With around 210 million inhabitants, Brazil is the sixth-largest country in the world by population. To date, roughly 8.5 million people have been infected with COVID-19 there, and
210,000 of these have died. How is the virus changing people’s lives – and especially those of our employees? In the company’s “My life with COVID-19” series, Hapag-Lloyd Communications Director,
Nils Haupt (NH) and his team take a look at the most affected countries to get first-hand information from the employees on how their lives have changed since March 2020.
In this issue, Rodrigo Gonçalves, Supervisor Customer Service at the shipping line’s Quality Service Center in Santos, illustrates his personal experiences.
Rodrigo, how has COVID-19 changed your life?
At first, it only changed my professional life. In February 2020, we had the first COVID-19 cases in Brazil, and shortly after the first infections and the first casualties. And we realized: This is about death. Within two weeks, our entire team in Santos moved to working from home. I thought it would only be for one or two months. Well, I was very wrong.
Then your family was directly affected…
Yes. At the end of March, my grandmother had the typical COVID-19 symptoms. I took her to a hospital, where she tested positive and had to stay right away. Shortly after that, my mom developed the same symptoms and tested positive, as well. Three days after my grandmother was hospitalized, my mom also needed hospital treatment.
How was the situation in the hospitals?
The hospital to which I brought my grandma was overcrowded in the waiting area. There were lots of people waiting for treatment, most of them were short of breath, showing the typical symptoms. The hospital where my mom stayed was a specialized hospital for COVID-19 treatment; a large part of the clinic was dedicated to COVID-19 patients.
What was your biggest fear at that moment?
In situations like this, you are scared to lose a loved one. Of course, I was very worried, as my grandma is 84 years old and a high-risk person. And another challenge for me was that none of us knew much about the pandemic in March. Everything was new and unexpected. You didn’t know how to behave; you didn’t know whom to ask questions. And it was impossible to visit the hospital, as they basically shut their doors to any outside visitors.
How long did they stay in hospital?
My grandma was released after 10 days, and I took her home in my car. While sitting in the car, she had enormous problems breathing. She had chest pains and was starting to panic more and more. And so was I, as I really thought she would die in my car. I immediately took her back to the hospital, where they only told me that we should go home and give her oxygen. And so, we did. For two months, she was given oxygen for 14 hours a day and stayed in isolation. After two months, she recovered.
And what about your mom?
She had to stay in hospital for six days before being allowed to go home. She lost her sense of taste, and her vision was highly impacted, which we were told is a COVID-19 effect, as well. She is doing well today and has no aftereffects.
Those must have been some tough weeks for you…
Yes. The biggest challenge was balancing work and taking care of my family. I needed to talk to different doctors and nurses to get information and advice. And when both returned home, I felt like I was a nurse, psychologist, and cook in one person.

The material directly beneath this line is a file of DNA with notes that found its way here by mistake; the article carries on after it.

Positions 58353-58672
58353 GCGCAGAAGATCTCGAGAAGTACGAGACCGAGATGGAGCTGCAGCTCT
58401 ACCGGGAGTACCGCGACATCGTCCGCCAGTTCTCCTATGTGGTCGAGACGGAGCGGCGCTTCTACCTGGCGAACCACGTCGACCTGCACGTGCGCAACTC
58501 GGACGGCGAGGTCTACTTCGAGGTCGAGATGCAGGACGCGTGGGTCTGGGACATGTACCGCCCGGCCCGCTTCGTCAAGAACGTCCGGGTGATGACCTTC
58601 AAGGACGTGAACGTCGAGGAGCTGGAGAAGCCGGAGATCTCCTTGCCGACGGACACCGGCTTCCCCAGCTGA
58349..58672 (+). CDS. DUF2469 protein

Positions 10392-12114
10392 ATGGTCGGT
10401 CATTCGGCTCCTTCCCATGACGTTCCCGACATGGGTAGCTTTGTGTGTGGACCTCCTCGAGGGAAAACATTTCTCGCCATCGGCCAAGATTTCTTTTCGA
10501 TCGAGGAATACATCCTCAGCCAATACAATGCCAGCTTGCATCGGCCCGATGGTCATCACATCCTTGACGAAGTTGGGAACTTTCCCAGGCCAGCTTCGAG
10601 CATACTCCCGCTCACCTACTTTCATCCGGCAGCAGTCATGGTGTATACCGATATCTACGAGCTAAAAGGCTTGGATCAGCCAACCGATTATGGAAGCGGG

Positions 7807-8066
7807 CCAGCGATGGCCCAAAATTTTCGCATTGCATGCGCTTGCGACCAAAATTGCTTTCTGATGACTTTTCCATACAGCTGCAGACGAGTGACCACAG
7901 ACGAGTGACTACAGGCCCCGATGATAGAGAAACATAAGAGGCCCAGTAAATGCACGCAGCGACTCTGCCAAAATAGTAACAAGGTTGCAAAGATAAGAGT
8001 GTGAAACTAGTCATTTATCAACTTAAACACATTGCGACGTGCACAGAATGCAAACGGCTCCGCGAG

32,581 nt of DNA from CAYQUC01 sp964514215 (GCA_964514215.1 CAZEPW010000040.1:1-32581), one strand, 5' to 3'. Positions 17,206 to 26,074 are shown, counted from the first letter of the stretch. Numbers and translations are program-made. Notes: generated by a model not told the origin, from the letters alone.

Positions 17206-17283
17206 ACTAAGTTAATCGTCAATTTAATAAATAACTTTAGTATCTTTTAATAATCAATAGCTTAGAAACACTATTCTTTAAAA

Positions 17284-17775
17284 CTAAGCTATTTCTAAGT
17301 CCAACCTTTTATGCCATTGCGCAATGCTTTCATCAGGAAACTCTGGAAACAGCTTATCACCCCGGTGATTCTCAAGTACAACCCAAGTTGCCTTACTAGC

Brazil currently has very high numbers both of infections and deaths...
Yes. Unfortunately, many Brazilians don’t take the pandemic seriously. We are in the midst of summer now, and beaches, for example, are overcrowded. No wonder the numbers are going up again.
What has made you worry the most during the pandemic?
What worries me most is that COVID-19 is so unpredictable. Some people survive who are 80 or even 90 years old, and some young people without any pre-existing conditions die. A 33-year-old friend of mine contracted COVID-19 and was hospitalized. He barely survived, and his lungs have been heavily impacted.
How has your everyday life changed?
I go running on the beach, but I wear my mask. Unfortunately, I had to stop playing soccer and going to the gym. I avoid parties and only meet in small groups of six people at most. And I take the necessary precautions wherever I go. The biggest change has definitely had to do with moving into my girlfriend’s place before the pandemic. We have spent a lot of time reading and watching movies. Besides that, she is a fantastic cook. It’s hard to believe, but I have gained 14 kilos during the pandemic! That’s something I’ll have to work on when this pandemic is finally over.
What’s your advice to all your colleagues around the world?
Respect others by taking care of you. If you take care of yourself and follow the rules, you are automatically taking care of others.
Interview: Nils Haupt
Hapag-Lloyd’s Nils Haupt started a series of interviews in which shipping line employees talk about their jobs and the daily challenges they have to master during the Covid-19 pandemic.
The interviews are published in Hapag-Lloyd’s in-house channels.
By courtesy of the company’s communications department, we are authorized to publish the interviews as well.
This way, a broader readership gets access to the testimonials.
So far, Angie Morales from H-L in Guayaquil, Soniya Mokal of H-L Mumbai, Marcelo Alejandro Saravia working for H-L in Valparaiso, Sophie Nieves from Buenos Aires, Natalie Alexander of Atlanta, Georgia, and Valparaiso-based Roberta Herrera have been featured.